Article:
For the love of SPAM
Last updated 7/3/2008 at Noon
SPAM is one of those foods that you either love or hate. Many of the WWII soldiers who had it as one of their diet staples got really tired of it. Myself, I remember my mother frying it with scrambled eggs when I was young. She would also fry it and put it between two slices of bread with a little mayonnaise. Occasionally, I still indulge in fried SPAM sandwiches. For me, it falls into the category of “comfort food.”
Hormel Foods introduced SPAM to the world in 1937. Their Web site http://www.spam.com takes celebration of food to a new level. At first glance, you’ll see a SPAM can floating on clouds with rays of light emanating from the can like an aura. The site explains that Austin, Minnesota, is where Hormel Foods Corporation, makers of SPAM, is headquartered. It’s even nicknamed “SPAMtown USA.”
SPAM fans make the pilgrimage from near and far. It’s sort of like a Midwestern Delphi. At the headquarters visitors will find a 16,500-square-foot museum. “It is the very center of the SPAM universe,” states the museum’s Web site. “It is a necessary journey for anyone who loves canned meat.”
Local SPAM lovers had to settle for something a bit closer to home and converged at the San Diego County Fair on Saturday, June 28, for the Great American SPAM Championship. Thinking it would be fun to enter this contest and document my efforts, I embarked on a journey to make a culinary masterpiece out of SPAM.
The theme for the contest was “appetizers” and I entered what I thought were some fairly tasty ones. I layered water crackers with chive and onion crème cheese, a puree of fresh apricots and a “Hickory Smoked SPAM” concoction which was whirred in a food processor with a variety of spices, then pan-fried. I topped it all with a sun-dried tomato tapénade.
They tasted great before I stashed them in plastic containers, then set them in an ice chest for the journey to Del Mar. After being on ice for three hours, then on the table for another hour while the judges tasted their way across the room, the crackers had gone soft and my appetizers flopped. Of course, I didn’t realize this until I picked up my plate after the contest and took one mushy bite.
Another mistake I made was not to take the “presentation” portion of the criteria seriously enough. I assumed that setting my appetizers on a capiz shell platter given to me by a friend who purchased it from the Smithsonian would satisfy, if not exceed, the “presentation” expectations. Wrong.
The tables were overflowing with creatively presented SPAM concoctions: towers of SPAM decorated with spears of pineapple, platters dotted with fresh plumeria blossoms, SPAM sushi wrapped in green seaweed. One entry was cleverly displayed in a giant martini glass surrounded by Mardi Gras beads. It was clearly presentation with a capital “P.”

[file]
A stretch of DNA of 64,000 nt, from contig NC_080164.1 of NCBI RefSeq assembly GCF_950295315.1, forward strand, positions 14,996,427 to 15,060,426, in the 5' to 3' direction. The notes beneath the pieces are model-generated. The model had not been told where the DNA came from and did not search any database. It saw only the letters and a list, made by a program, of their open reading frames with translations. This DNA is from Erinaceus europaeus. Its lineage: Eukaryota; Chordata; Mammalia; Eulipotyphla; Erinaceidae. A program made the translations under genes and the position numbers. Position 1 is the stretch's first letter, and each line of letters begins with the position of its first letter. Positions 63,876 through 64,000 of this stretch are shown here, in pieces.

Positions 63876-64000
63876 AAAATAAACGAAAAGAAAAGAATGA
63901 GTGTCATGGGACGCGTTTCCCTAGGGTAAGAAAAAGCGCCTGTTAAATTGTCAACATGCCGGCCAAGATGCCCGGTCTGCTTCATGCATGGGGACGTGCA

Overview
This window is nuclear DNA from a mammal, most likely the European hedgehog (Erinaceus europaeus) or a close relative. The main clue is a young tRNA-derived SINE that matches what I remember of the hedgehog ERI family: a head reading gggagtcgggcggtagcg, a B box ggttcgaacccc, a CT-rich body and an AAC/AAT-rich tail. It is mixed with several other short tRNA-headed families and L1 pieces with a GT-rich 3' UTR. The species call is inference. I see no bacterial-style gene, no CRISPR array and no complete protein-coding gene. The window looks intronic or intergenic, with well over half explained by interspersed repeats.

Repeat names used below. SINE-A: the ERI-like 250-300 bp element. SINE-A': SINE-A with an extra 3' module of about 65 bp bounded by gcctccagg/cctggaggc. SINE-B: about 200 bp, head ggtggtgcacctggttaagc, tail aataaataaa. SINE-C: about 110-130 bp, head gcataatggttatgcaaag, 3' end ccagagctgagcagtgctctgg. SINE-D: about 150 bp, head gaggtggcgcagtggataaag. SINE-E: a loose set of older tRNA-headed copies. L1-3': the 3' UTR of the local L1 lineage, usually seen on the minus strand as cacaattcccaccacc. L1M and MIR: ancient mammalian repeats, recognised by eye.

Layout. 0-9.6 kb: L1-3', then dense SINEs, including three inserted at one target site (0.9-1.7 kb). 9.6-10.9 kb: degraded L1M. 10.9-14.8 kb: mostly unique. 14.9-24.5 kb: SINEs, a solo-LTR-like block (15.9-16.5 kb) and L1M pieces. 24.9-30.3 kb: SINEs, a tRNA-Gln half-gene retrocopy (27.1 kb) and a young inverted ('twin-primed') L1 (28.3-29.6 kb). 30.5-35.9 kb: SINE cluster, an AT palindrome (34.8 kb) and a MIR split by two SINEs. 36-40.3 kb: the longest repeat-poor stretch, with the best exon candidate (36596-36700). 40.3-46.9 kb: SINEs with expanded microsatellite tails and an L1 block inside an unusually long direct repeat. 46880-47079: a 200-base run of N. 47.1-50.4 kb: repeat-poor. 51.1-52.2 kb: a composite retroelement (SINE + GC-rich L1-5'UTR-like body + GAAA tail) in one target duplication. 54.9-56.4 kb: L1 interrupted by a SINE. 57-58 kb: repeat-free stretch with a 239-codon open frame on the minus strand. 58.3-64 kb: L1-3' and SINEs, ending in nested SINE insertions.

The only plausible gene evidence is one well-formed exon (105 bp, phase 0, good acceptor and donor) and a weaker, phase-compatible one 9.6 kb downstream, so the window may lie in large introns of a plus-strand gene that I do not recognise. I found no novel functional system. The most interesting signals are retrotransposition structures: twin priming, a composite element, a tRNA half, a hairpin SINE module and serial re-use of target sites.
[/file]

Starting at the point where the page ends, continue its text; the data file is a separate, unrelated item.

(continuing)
An anxious crowd milled about glancing at their watches as they waited for the judging to begin. The judges, decked out in blue and yellow SPAM aprons, had their pens poised and clipboards ready. It took them about an hour to judge the 39 entries. The criteria were: taste (45 percent), originality (30 percent) and presentation (25 percent). Also, all entries were required to be made with at least one 12-ounce can of SPAM and no more than ten ingredients.
Because it took the judges an hour to come to a decision, the waiting period was cleverly converted to a SPAM pep rally. SPAM beach balls were tossed around and people wearing SPAM t-shirts took turns at the microphone to tell their SPAM stories.
Prizes were awarded if you could think of a unique use for a SPAM can. One suggestion was to turn it into a purse and someone else suggested that it would make a dandy doorstop. The announcer shared SPAM trivia. I learned that in Hawaii you can order SPAM at a McDonalds or Burger King. I also learned that, if placed end to end, six billion cans of SPAM would circle the globe fifteen times.
The judges were serious about their duty and, after much deliberation, chose the winners. First to fifth place ribbons were awarded, with the first place winner advancing to a national competition. Sadly, I was not a part of the winner’s circle.
However, there was a bit of a redemption of sorts, when my “Why I like SPAM” essay was read by the announcer during the judging period and I was able to “take home the plastic.” I was awarded a SPAM-sized plastic container. Not exactly a blue ribbon, but a lot more useful.
My mother told me that next time she hosts a party she wants me to make my SPAM appetizers. I told her that I would probably never make them again – it took way too much time and created a horrendous kitchen disaster with apricot puree splattered all over the counter and fried SPAM scattered like sand on the stove. Besides, she and her friends would have to consume them immediately or else the crackers would go soft.
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